Friday, October 31, 2008
Thursday, October 30, 2008
Tuesday, October 28, 2008
Now, imagine getting stopped at a random checkpoint and ticketed for speeding five days ago. Think it can't happen? The technology that would allow this is already being installed in new cars.
Michael Malone, in a recent column, tells us about a guy named Scott Weires who just canceled his order for a brand new Nissan GT-R:
- Why? Because he found out that the GT-R is going to have tucked away deep inside and attached to its chassis a black box similar to the ones we always hear about after airplane crashes. Yeah, that's right: an electronic data recorder (EDR) that keeps track of everything from air-bag sensors to throttle controls to engine performance gauges.
Worse, at least to Weires, was that the GT-R contained an even more sophisticated version of EDR called a "Vehicle Status Data Recorder" (VSDR) -- this little baby not only activates when a crash is imminent, but runs all the time.
Think about that for a moment, and then think about your driving history. ...
... Think of the worst possible scenarios, and whatever you come up with has a good chance of happening. For example, you know those random checkpoint stops that the police set up every year around the holidays to catch drunks. I've never been a big fan of them, mostly for civil liberties reasons, but like most people I endure this little inconvenience for the perceived larger good.
But what about a checkpoint where the cop walks up, plugs his laptop into your car and then tickets you for going over the speed limit three times last week? Put up some "smart" speed signs that send out signals to your car's black box and it would be simple to make the comparison. Like that one?
- Well, no. In fact, most U.S. carmakers have already, or are about to, install EDRs. If you've got On-Star in your car, you certainly already have it. And if a car has an EDR, a new federal mandate requires that it monitor 30 different data points by 2012. Take a Ball-peen hammer or a jumper cable to your car's black box and you will be breaking the law.
The good news is that some carmakers have no plans to install EDRs. For some, such as Kia, it's a cost consideration on their low-priced cars. More interesting is at the other end of the spectrum, where Mercedes and other German cars don't carry black boxes because they are deemed to violate privacy laws.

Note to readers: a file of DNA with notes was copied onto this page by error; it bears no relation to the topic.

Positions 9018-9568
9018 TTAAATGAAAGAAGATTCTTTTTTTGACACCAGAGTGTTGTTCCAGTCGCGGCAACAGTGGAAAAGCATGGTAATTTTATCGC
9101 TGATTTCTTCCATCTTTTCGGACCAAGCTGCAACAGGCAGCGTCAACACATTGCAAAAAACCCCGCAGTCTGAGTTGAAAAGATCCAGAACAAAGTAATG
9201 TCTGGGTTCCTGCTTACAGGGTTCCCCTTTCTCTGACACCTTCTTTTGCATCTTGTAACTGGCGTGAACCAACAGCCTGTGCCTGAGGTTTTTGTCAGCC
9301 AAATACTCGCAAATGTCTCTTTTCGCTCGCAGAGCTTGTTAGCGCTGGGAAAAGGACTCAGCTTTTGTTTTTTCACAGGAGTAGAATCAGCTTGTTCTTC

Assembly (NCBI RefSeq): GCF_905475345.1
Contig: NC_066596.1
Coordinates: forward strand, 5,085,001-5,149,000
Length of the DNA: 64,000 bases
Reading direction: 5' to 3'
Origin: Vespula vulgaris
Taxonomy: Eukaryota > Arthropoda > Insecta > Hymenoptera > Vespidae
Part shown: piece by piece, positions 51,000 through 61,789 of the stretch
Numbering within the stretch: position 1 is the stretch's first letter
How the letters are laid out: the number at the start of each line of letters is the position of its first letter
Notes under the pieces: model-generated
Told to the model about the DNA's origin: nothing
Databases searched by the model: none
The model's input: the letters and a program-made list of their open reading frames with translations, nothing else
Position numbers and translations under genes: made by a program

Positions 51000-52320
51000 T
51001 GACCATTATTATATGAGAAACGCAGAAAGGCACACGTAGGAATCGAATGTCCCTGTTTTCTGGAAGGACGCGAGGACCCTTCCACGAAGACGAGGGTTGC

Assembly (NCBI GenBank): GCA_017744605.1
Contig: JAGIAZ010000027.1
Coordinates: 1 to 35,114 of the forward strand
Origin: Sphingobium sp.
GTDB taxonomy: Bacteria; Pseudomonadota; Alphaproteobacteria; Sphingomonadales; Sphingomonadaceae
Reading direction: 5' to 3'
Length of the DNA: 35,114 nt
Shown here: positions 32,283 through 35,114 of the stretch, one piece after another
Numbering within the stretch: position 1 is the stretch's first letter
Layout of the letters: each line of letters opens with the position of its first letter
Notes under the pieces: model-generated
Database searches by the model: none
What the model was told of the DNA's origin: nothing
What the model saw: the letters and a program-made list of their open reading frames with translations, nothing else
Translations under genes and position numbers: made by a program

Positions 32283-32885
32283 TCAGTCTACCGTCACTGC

Shouldn't that be some kind of clue? When the Germans -- who, after the Gestapo and the Stasi, know a little something about surveillance and the loss of privacy -- ban these devices, why should we let them into our daily lives?
Monday, October 20, 2008
Now if somebody had just thought of this tip while we were abusing those "Resusci-Annies" in high school health class, I would have passed the CPR tests a lot easier!
WASHINGTON (Reuters) - U.S. doctors have found the Bee Gees 1977 disco anthem "Stayin' Alive" provides an ideal beat to follow while performing chest compressions as part of CPR on a heart attack victim.
The American Heart Association calls for chest compressions to be given at a rate of 100 per minute in cardiopulmonary resuscitation (CPR). "Stayin' Alive" almost perfectly matches that, with 103 beats per minute.
Now you know what to do the next time you hear someone say, "Somebody help me, somebody help me, yeah!"
Monday, October 13, 2008
Megachurch minister joins white spaces debate
Senior Pastor Joel Osteen has expressed concern that the FCC consider the consequences to wireless microphone users in the agency’s pending white spaces decision.
Joel Osteen, senior pastor of the Lakewood Church in Houston, said to be the nation’s largest megachurch, has sent a letter to the FCC in opposition to the proposed use of white space frequencies by unlicensed devices. As a user of both broadcast airwaves and wireless microphones, Osteen said that such usage is a threat to his ministry, which hosts more than 40,000 attendees for weekly services.
The letter states, in part, "I am concerned that should the FCC turn a blind eye to wireless microphone use in houses of worship and open these respective frequencies to new unlicensed devices, the commission will cause immeasurable damage to our ability to minister. Static and audio dropouts due to interference from an unlicensed mobile wireless device would create a devastating distraction.
"From what I have read about the testing conducted by the FCC, there is clearly no reliable technology that can protect wireless microphones from the interference that comes from new portable devices operating in the same or adjacent channels as wireless microphones. We have worked diligently to coordinate the use of the wireless microphone systems that we deploy in each of our services. Adding new electronic devices to the mix would make our audio programming and coordination virtually impossible," he said in the letter.
This letter comes after a hectic period of lobbying in Washington by the Wireless Innovation Alliance, a group that strongly supports opening of white spaces to unlicensed usage, and opposing groups, including the Microphone Interest Coalition and NAB.
Well, he sure knows how to pick his spiritual battles! I wonder what Mr. Osteen's text will be this coming Sunday when he preaches on this topic?
Wednesday, October 08, 2008
Thursday, October 02, 2008
Wednesday, October 01, 2008
- A man participating in a Civil War reenactment was shot Saturday afternoon, according to the Isle of Wight County Sheriff's Department.
The incident happened around 12:30 p.m. at the fairgrounds, about three miles outside of Windsor on Route 258.
This wasn't your typical reenactment. Tom Lord was one of many men acting out a scene for a film being made about the Civil War. During that filming, Lord was shot...for real.
Speaking only to WAVY.com, Tom says he isn't as worried about the damage done to his body. He's more concerned with the damage this could do to the reputation of reenactment.